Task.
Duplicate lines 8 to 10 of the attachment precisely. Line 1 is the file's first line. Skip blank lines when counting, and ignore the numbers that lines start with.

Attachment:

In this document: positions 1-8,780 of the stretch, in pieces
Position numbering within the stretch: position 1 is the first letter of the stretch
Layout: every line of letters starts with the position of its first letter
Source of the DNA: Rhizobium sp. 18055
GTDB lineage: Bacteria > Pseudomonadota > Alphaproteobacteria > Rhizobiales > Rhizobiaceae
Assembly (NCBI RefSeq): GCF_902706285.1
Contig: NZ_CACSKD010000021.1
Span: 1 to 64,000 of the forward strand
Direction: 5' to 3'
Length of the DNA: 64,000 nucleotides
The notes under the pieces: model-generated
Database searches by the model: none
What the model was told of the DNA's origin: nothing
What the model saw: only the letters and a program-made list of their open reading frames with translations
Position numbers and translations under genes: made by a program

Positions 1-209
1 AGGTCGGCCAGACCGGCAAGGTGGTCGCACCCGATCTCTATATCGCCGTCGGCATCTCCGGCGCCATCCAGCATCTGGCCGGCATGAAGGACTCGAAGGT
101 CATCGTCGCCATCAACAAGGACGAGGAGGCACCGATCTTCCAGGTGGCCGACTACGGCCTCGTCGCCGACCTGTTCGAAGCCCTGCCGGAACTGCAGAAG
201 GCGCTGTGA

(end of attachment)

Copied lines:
Span: 1 to 64,000 of the forward strand
Direction: 5' to 3'
Length of the DNA: 64,000 nucleotides